The doctor did not say a lot about my disease. He said that they should take me to the hospital and that there would be another doctor who would meet us there. We were told that doctor knew a lot about sugar diabetes and he would be my doctor in the years ahead. Mother was too frightened to say much. Daddy said nothing. Mother was always the one to ask questions in a situation like that, but this time, even she was almost speechless.
We met Dr. D. for the first time at the hospital. They gave me insulin and said that it would make me healthy again. The insulin was called beef and pork insulin because it was taken from cows and pigs. He told Mother and Daddy to never give me sugar, or any food containing a lot of sugar. Those were the only instructions Dr. D., the "diabetes expert", had for us. He was a far cry from an endocrinologist but we were told that he was the best doctor for diabetes patients in the Roanoke-Salem area at that time. Doctors knew so little about diabetes in the 1940s.
My stay in the hospital is all a blur, but the insulin did great things for me in a short time. My appetite was good and there was some weight gain. Insulin from pigs and cows saved my life and I regained much of my health. Insulin was discovered in 1921 and first sold in 1923. It was there for me only 22 years after it was first available.
So there we were with vials of insulin taken from animals, a glass syringe, and metal needles that were twisted onto the end of the syringe. The syringe and a needle were sterilized by boiling them on top of our stove every morning. Daddy gave one injection before breakfast each day. The insulin was a twenty four hour insulin.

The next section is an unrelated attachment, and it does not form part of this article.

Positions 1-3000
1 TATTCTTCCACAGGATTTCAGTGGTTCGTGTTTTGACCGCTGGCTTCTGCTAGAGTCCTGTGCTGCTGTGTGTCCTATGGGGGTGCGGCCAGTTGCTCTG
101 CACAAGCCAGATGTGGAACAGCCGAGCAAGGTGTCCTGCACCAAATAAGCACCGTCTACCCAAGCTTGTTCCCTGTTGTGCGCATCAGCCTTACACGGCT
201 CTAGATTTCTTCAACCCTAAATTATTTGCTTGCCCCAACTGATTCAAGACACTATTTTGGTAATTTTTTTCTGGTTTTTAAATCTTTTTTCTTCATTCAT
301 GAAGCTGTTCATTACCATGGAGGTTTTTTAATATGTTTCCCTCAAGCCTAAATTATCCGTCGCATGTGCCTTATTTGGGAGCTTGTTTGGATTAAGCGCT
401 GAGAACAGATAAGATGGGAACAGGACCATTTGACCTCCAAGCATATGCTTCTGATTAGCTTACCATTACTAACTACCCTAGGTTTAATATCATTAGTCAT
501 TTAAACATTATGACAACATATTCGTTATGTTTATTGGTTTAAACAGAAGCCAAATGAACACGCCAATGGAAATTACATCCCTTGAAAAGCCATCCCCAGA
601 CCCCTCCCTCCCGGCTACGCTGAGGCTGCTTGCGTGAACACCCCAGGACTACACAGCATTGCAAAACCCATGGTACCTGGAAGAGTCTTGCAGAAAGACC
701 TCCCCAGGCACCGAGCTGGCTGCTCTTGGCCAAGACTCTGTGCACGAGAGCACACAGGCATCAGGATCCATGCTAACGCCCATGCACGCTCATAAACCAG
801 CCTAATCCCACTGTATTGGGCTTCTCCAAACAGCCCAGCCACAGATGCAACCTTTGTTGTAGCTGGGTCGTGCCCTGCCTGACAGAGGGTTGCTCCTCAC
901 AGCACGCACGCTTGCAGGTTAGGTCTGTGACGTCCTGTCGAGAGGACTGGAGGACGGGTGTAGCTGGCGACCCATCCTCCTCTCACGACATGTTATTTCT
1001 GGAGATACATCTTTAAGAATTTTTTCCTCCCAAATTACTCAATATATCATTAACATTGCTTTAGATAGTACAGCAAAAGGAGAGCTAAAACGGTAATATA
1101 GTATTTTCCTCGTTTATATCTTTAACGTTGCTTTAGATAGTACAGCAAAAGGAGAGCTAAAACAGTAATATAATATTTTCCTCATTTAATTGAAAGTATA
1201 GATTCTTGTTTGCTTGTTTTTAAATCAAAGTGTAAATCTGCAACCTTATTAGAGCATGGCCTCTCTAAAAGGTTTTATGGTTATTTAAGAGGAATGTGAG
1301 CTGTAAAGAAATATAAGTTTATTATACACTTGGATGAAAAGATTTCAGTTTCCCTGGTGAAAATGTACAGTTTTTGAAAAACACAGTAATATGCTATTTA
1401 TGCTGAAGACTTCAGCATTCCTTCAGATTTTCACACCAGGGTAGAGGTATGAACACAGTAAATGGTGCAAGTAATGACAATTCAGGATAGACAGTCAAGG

We also tested my urine for sugar prior to my injection. A blue liquid called Benedict's solution was poured into a large test tube, and 8 drops of urine were added. Then the tube was placed upright into a metal container and the water in the container was boiled. When the tube was removed the solution would progress in the colors of blue (with no sugar present), green, yellow, orange, red, and brick red or brown (with very high sugar present). A color change would indicate the presence of sugar. My urine was checked only once each day.
The needle was very long. It may have been about three quarters of an inch in length. We were instructed to stick the needle directly into the muscle on my arms or the top of my upper legs. The diameter of the needles was greater than the ones used now. That was necessary so that a piece of wire could be inserted to unclog them. The injections were very painful. I remember them very clearly.
My 6th birthday was on September 10 that year and my diagnosis was on September 15. There was so much sickness from the symptoms of my diabetes. It was not a very happy birthday.
At six years of age I was too young to understand what was taking place. Candy and other sugar treats were not allowed and I am sure that disappointed me. There was really no other change in my rather normal life, except for the morning injections. Insulin made me healthy again and life went on as usual. I was a happy and carefree kid. None of us knew how serious diabetes could be at that time.
My picture in first grade, age 6